How else can one explain the quick spread of the Tea Party movement, from nothing to political force in less than 2 years? This is a remarkably American phenomena because of our storehouse of archetypes, which is a 'can do', 'if you want it done do it yourself' and 'get the hell off my lawn' formation that is NOT present in any other Nation on this planet. Anyone with the integration capability with their unconscious that has some rational basis for these sorts of ideas CAN get in contact with these archetypes: they are universal to mankind, you just have to be flowing into their formation for them to manifest. And once an archetype catches hold, especially in times of danger, it spreads like wildfire without even the need for conscious intention beyond the need for the answer which only the archetype can give.

Now if that isn't enough to scare the socks off the 'market it to their gonads and their minds will follow' crowd, the next part will remind you of how Einstein described quantum physics: 'spooky action at a distance'.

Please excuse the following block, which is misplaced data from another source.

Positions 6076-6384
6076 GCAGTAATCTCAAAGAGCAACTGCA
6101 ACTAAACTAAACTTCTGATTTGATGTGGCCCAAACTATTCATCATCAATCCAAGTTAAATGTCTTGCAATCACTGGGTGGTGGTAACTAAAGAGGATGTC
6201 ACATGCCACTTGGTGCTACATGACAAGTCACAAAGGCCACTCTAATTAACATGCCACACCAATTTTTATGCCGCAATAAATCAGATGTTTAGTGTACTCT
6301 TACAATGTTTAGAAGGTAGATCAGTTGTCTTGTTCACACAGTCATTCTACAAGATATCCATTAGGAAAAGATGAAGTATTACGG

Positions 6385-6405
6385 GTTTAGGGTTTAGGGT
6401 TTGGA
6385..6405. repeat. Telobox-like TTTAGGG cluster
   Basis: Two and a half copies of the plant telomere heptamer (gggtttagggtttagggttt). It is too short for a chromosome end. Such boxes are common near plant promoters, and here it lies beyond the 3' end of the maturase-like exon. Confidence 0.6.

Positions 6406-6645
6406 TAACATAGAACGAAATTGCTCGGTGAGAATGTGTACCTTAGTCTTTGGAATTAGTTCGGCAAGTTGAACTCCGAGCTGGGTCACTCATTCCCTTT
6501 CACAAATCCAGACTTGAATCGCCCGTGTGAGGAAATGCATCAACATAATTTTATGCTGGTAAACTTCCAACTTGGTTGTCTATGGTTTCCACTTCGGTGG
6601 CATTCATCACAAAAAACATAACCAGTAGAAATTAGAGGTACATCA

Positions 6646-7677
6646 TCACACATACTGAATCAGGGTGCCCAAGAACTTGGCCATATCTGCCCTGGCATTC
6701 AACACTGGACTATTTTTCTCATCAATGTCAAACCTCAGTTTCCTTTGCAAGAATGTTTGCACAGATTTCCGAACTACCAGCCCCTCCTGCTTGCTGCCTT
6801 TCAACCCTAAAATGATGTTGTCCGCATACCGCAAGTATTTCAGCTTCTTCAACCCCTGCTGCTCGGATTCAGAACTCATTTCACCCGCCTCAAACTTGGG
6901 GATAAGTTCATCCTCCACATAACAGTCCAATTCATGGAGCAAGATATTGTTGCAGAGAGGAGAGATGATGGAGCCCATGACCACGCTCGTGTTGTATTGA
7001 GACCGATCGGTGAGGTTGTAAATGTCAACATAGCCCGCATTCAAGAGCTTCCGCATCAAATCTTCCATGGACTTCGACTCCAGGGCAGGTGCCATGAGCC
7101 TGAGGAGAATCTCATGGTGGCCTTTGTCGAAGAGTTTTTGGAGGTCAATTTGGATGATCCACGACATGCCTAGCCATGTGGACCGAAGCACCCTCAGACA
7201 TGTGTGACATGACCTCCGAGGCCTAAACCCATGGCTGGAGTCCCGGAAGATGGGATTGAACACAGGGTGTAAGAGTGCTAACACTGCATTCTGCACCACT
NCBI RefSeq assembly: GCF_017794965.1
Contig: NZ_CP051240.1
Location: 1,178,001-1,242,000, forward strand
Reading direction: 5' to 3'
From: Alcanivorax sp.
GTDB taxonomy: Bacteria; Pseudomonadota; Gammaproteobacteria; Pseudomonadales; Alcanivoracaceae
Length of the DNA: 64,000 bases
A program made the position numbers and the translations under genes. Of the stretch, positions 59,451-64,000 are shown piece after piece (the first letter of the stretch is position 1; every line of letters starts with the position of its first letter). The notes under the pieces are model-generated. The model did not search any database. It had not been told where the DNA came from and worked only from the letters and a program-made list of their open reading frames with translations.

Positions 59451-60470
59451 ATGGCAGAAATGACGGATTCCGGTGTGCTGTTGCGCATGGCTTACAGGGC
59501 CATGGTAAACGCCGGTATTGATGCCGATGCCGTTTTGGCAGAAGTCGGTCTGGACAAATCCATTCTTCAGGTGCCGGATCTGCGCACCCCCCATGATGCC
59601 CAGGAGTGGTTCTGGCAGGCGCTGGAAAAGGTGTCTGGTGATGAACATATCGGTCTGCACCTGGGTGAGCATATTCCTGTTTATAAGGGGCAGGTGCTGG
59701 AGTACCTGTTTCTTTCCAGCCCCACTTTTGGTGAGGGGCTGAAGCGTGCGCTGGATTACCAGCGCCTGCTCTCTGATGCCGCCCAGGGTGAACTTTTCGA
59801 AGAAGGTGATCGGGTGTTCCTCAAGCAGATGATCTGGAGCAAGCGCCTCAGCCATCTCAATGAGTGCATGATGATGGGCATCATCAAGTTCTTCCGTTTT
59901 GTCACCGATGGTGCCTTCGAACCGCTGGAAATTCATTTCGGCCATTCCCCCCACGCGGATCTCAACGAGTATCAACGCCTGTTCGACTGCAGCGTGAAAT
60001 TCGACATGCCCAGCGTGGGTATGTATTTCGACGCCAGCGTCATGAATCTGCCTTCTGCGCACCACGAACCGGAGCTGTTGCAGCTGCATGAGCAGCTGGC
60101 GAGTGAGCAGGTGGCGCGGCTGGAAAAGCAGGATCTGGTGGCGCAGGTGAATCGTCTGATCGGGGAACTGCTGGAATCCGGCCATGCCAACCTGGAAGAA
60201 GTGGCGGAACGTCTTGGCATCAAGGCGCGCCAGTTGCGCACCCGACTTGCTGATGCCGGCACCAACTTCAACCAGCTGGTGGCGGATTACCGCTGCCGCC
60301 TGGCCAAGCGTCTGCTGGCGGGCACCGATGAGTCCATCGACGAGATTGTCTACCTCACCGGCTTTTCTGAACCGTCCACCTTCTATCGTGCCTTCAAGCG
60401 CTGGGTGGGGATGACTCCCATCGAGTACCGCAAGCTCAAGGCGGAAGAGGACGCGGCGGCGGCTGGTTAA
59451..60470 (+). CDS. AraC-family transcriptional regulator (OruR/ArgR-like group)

The concept of the Noosphere is given by Vladimir Vernadsky and Teilhard de Chardin as the 'sphere of human thought'. This concept of a 'hive mind' has been around for awhile, that being a conscious construct shared by the entirety of humanity. With that said the physical outlay of it is already happening with the World Wide Web teamed with a new set of laws based on computing, networks and the re-utilization of concepts at different scales (which I go over in this article). The reason I say this is that the World Wide Web is a construct that allows our conscious minds to interact with each other in an asynchronous, multi-media mode. This is not, perhaps, what was envisioned for this concept when it was first proposed, but the interesting parallels between the Web and the Noosphere are obvious.